A field that attracts great interest is the philosophy of history. Elías Palti recalls the evolution and crisis of the area (2018), and distinguishes the so-called “politico-intellectual history” from the old “history of political ideas” (2010, 2014). Veronica Tozzi (2012a, 2016, 2018), in turn, proposes an original pragmatist approach to the philosophy of history, which appeals to Dewey’s notion of “practical meaning” in relation to the knowledge of the past. Tozzi also focuses on the problem of the roles memory and testimony play in representing the recent past (2009, 2012b). In connection to these concepts, Esteban Lythgoe (2011, 2014) analyzes how Paul Ricoeur articulates history, memory, and testimony.
Other topics involved in the philosophy of history have also been considered: the historicity of the concept of subject (Palti 2004), the ideas of progress (Ratto 2018), and of future (Belvedresi 2018). In particular, María Inés Mudrovcic highlights the different types of consciousness of temporality (2014) and analyzes the political self-understanding of the present in terms of the past in contemporary Western societies (2013). The impact of the phenomenon of globalization on historiographical paradigms (Brauer 2018) and on the deformation of ethical and political concepts (Roldán 2018) are also examined. In turn, the idea of Global History is considered by Rosa Belvedresi (2012) who compares it with the concept of universal history, and by Francisco Naishtat (2012) as a framework for the Marxist debate on colonialism and modernization.
At the crossroads between philosophy of politics and political philosophy—if there is any difference between them—the categories of equality and liberty (Hilb 1994), authority (Oyarzún 2012), and power (Oyarzún 2017) have been analyzed. In this field, Naishtat has developed extensive research mainly directed to the critical evaluation of phenomena at the global scale. For instance, he analyzes the relationship between fragile sovereignties, global-intensive governance apparatuses, and a horizon-less catastrophe-world (2010a), and argues that the political dimension of the global is global justice (2011). In turn, Naishtat stands in the context of recent political events, when he considers the possibility of peace and rights transcending state frontiers in the light of the 1990s Balkan wars (2000) and the displacement of the content of the terms “terror” and “terrorism” after 9/11 towards a meaning functional to globalization (2010b).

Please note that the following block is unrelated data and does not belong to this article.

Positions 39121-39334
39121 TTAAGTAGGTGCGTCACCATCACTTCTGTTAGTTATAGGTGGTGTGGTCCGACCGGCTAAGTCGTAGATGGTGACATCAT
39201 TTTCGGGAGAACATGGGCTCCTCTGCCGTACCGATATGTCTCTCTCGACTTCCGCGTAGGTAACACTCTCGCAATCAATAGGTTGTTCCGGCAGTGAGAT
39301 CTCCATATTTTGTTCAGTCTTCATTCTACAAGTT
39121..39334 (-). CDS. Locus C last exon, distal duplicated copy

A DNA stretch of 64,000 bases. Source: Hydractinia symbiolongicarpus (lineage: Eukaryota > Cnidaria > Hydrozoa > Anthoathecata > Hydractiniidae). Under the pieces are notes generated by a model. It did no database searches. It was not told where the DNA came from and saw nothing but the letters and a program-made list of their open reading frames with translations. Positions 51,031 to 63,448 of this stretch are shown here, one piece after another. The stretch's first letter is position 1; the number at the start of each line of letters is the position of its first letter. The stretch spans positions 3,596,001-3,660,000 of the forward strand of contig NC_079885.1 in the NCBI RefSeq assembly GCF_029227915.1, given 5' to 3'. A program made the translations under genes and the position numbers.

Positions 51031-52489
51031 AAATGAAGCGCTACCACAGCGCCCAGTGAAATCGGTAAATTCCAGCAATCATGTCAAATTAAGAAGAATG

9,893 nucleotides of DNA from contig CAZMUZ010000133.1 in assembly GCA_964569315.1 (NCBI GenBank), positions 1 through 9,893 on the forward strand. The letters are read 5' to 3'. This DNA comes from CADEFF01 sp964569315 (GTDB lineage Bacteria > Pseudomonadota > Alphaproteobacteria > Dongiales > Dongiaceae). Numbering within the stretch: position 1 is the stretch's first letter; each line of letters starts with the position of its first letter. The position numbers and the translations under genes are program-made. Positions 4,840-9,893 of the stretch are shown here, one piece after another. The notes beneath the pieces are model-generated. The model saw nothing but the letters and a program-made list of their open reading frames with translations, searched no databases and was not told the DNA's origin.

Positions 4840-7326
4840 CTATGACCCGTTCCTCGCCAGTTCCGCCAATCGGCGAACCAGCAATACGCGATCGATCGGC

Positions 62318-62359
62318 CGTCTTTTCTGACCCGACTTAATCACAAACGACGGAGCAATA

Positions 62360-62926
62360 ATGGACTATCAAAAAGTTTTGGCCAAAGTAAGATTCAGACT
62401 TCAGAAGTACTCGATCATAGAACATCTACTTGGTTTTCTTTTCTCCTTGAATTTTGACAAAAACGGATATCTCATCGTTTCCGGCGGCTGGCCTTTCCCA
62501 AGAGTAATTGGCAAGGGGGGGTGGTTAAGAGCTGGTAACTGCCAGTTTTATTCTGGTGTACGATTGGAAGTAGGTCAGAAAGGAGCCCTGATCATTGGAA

Latin American themes are recurrent in the philosophy of social sciences of the region. Palti has been very active in this field: he studied the nineteenth century Latin American intellectual history in the context of the thesis of the essential contestability of concepts (2005), considered the limitations of the notion of “misplaced ideas” by means of which Roberto Schwarz analyzed the dynamics of ideas in Latin America (2006), and critically examined the radical transformation in the ways of conceiving the process leading to the break of colonial ties that linked Latin America with Spain (2009). Other authors share this interest in regional problems, such as Pablo Oyarzún (2007) who focused on Latin American singularities, Gustavo Leyva (2014) who considered how the democratic project was reformulated and radicalized in Latin America over the last decades, and Ambrosio Velasco Gómez (2015) who proposes an original thesis about the intellectual roots of Mexican independence.
When Latin American themes are considered, the so-called Philosophy of Liberation cannot be forgotten: a philosophical movement that emerged in the late sixties in Argentina and spread through Latin America in the following decades with authors such as Enrique Dussel, Leopoldo Zea, Arturo Roig, Francisco Miró Quesada, Arturo Roig, and Carlos Cullen among many others. Nevertheless, here the topic will not be treated because a complete entry of the Encyclopedia is devoted to it (Eduardo Mendieta, philosophy of liberation).
4.7. Philosophy of Technology
The philosophy of technology has attracted significant interest from Latin American researchers working from very different perspectives whether ontological-epistemological or ethical-political. From a general viewpoint, Ricardo Gómez (2010) offers a detailed overview of the philosophical ideas about technology.